I wrote a post earlier this week discussing Harry Caray impressions, which sent me searching for a Harry video for today’s post.
I found this gem with Caray summing up the 1991 season finale by saying
“Sure as God made green apples, someday the Chicago Cubs are going to be in the World Series, and maybe sooner than we think.”
Caray says the Cubs have the ingredients for a winner, but it “requires a veteran manager because this is a veteran team–a mixture of guys who are young but still veterans.”
The reference is aimed at the Cubs (77-83) managerial change after just 37 games, when Don Zimmer (18-19) was replaced by Joe Altobelli (0-1), who warmed the seat for one game until Jim Essian (59-63) took over.
As far as those young veterans on the Cubs (from youngest to oldest):
Position Players: 22- Gary Scott, 23 – Jose Vizcaino, 24 – Rick Wilkins, 25 – Jerome Walton, 26 – Joe Girardi, 27 – Mark Grace, 27 – Dwight Smith, 28 – Shawon Dunston, 31 – Ryne Sandberg
Pitchers: 23 – Chuck McElroy, 24 – Shawn Boskie, 24 – Mike Harkey,
25 – Heathcliff Slocumb, 25 – Greg Maddux
The Cubs finished the year with four straight wins, including a three-game sweep against the Cardinals. The video begins with Maddux wrapping up his 15th win of the season, a complete game, 7-3 victory against St. Louis on the season’s final day.
As Caray wraps up the postgame show he reads “Total: 7-10 & 2 for the Cubs…3-6 & 0 for the Mets.”
It’s impossible not to love this man.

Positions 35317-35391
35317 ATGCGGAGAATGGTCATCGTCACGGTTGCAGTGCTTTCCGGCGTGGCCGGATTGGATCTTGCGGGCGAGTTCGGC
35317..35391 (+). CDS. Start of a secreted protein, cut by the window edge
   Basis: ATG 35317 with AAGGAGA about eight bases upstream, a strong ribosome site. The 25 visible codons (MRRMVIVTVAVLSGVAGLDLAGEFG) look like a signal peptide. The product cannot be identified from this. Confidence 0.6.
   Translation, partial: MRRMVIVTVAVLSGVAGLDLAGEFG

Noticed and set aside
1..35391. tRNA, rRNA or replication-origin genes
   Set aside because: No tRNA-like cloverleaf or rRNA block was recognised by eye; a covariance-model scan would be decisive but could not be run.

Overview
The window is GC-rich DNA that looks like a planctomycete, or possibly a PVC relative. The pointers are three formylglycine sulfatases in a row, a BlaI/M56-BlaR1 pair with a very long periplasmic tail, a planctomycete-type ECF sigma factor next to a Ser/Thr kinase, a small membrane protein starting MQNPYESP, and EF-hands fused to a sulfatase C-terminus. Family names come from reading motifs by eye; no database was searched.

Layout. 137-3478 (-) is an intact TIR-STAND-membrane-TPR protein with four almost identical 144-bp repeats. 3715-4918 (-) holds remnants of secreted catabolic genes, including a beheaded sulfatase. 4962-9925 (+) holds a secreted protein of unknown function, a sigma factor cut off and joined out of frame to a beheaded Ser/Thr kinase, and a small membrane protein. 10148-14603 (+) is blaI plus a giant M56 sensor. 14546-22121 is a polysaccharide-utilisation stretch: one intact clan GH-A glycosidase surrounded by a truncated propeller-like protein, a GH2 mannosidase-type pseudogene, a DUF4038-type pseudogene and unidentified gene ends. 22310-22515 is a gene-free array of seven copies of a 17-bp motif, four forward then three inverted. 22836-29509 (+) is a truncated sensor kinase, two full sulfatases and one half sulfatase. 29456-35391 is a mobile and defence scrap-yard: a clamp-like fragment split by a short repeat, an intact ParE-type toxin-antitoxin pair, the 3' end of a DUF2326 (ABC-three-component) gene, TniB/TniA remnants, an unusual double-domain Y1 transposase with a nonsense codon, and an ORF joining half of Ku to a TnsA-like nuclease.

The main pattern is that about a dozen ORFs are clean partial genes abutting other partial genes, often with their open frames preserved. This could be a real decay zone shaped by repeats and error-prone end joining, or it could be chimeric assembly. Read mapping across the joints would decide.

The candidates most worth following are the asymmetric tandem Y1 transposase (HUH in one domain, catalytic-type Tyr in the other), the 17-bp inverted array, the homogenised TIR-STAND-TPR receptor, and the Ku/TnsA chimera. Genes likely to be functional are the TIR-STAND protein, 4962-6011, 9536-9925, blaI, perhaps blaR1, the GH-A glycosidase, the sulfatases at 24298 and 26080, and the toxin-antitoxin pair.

A recent Name That Cub! post struck a chord with one reader.
The answer to the trivia question was Mark Grudzielanek.
He of course was the Cubs’ second baseman from 2003-04.
Twitter follower @mfrost503 responded to the post:
“I still remember his big hit against the Cardinals in the 4 game series in September 2003, a triple if I remember correctly“
It turns out mfrost503′s memory is correct…with one small exception.
It was actually a five-game series due to a double header at Wrigley.
Nonetheless, in the fourth contest against St. Louis on Sept. 3, 2003, Grudzielanek tripled against Woody Williams in the bottom of the eighth.
The hit drove home Tony Womack for the go-ahead run. The Cubs won 8-7.
They also won the following day to take 4 of 5 against the rival Cards.
Chicago continued to win its next 4 games to tie Houston for the division lead.
And by the end of the month the Cubs would clinch the NL Central title!
The rest, as they say, is history.
The above print is a painting done by Andy Jurinko.
Many years ago I purchased a calendar of Jurinko’s prints of numerous old baseball cathedrals.
I cut out the Wrigley Field print and had it framed, which I still have today.
The painting is of a game between the rival Cardinals and the Cubs on Sunday August 14, 1988.
The Cubs won 8-3 on a hot 93-degree day at the Friendly Confines.
Darrin Jackson’s pinch-hit 2-R HR in the bottom of the sixth gave the Cubs a
4-3 lead. Mike Bielecki pitched seven strong innings allowing three runs and Les Lancaster earned the save throwing two innings of no run, no hit baseball.
In The Print:
Rafael Palmeiro (2-for-5) is playing left field
Ryne Sandberg (0-for-3) is at second base
Mark Grace (1-for-4) is at first
Shawon Dunston (0-for-4) at short
Vance Law (1-for-3) at third
Mitch Webster (2-for-4) in center
Gary Varsho (1-for-2) in right
Damon Berryhill (2-for-3) catching
Andre Dawson pinch-hit, walked and scored a run
In the Cardinals lineup:
LF Vince Coleman
SS Ozzie Smith
2B Jose Oquendo
RF Tom Brunansky
3B Terry Pendleton
CF Curt Ford
1B Mike Laga
C Tony Pena
*No batter’s eye in CF
*No advertisement on old Budweiser building
*Notice the smaller bleacher seating in LF
*Notice the absence of rooftop stands on Waveland Ave